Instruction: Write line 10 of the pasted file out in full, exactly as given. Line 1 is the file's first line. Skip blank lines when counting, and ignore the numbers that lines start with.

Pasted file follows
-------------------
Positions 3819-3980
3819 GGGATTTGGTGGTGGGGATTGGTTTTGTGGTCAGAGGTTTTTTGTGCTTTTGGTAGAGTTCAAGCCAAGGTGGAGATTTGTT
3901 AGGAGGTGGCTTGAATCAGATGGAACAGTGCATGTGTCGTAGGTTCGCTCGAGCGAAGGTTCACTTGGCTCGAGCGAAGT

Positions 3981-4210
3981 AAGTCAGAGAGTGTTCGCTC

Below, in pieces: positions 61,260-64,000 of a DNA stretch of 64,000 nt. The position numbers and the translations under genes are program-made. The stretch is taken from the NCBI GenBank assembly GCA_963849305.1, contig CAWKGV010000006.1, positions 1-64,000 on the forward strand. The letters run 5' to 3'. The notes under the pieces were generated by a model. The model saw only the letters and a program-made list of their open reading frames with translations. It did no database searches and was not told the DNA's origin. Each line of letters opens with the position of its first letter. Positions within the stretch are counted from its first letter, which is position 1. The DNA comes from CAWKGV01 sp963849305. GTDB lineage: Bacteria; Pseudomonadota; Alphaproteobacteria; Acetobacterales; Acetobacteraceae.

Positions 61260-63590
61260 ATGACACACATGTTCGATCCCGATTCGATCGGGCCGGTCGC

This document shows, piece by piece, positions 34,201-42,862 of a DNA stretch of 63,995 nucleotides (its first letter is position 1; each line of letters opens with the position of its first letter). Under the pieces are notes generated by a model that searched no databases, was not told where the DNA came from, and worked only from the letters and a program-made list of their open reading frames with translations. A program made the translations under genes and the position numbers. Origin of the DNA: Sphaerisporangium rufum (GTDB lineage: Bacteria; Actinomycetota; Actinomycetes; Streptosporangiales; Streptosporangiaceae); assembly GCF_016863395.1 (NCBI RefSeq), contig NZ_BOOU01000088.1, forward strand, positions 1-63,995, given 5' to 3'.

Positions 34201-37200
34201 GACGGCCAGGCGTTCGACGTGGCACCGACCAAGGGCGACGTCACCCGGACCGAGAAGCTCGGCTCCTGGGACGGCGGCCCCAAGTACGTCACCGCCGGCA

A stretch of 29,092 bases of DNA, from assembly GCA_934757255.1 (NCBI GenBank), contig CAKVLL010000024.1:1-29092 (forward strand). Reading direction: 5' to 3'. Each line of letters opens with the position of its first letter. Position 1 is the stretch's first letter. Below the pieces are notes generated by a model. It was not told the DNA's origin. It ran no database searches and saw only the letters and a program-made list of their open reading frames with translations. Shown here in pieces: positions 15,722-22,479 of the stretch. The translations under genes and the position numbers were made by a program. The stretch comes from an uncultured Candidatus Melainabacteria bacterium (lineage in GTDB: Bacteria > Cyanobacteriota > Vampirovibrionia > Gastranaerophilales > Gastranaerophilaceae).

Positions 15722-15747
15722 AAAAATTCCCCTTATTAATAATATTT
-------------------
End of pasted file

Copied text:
Positions 34201-37200